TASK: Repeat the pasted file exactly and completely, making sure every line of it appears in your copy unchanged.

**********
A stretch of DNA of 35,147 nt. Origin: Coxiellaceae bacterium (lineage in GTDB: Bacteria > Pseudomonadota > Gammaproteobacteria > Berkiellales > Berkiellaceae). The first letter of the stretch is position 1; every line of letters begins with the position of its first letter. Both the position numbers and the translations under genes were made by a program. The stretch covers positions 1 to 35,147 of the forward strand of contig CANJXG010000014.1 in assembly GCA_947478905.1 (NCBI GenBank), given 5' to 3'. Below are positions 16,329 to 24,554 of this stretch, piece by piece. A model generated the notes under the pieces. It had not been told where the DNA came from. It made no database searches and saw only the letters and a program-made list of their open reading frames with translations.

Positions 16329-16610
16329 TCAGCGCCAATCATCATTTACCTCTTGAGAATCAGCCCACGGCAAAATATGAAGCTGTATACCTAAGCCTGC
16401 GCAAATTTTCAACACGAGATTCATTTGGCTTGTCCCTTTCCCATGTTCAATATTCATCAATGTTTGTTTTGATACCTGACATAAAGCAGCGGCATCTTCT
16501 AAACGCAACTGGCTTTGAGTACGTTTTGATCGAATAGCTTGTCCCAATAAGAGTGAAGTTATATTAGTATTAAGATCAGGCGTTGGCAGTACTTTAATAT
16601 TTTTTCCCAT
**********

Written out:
A stretch of DNA of 35,147 nt. Origin: Coxiellaceae bacterium (lineage in GTDB: Bacteria > Pseudomonadota > Gammaproteobacteria > Berkiellales > Berkiellaceae). The first letter of the stretch is position 1; every line of letters begins with the position of its first letter. Both the position numbers and the translations under genes were made by a program. The stretch covers positions 1 to 35,147 of the forward strand of contig CANJXG010000014.1 in assembly GCA_947478905.1 (NCBI GenBank), given 5' to 3'. Below are positions 16,329 to 24,554 of this stretch, piece by piece. A model generated the notes under the pieces. It had not been told where the DNA came from. It made no database searches and saw only the letters and a program-made list of their open reading frames with translations.

Positions 16329-16610
16329 TCAGCGCCAATCATCATTTACCTCTTGAGAATCAGCCCACGGCAAAATATGAAGCTGTATACCTAAGCCTGC
16401 GCAAATTTTCAACACGAGATTCATTTGGCTTGTCCCTTTCCCATGTTCAATATTCATCAATGTTTGTTTTGATACCTGACATAAAGCAGCGGCATCTTCT
16501 AAACGCAACTGGCTTTGAGTACGTTTTGATCGAATAGCTTGTCCCAATAAGAGTGAAGTTATATTAGTATTAAGATCAGGCGTTGGCAGTACTTTAATAT
16601 TTTTTCCCAT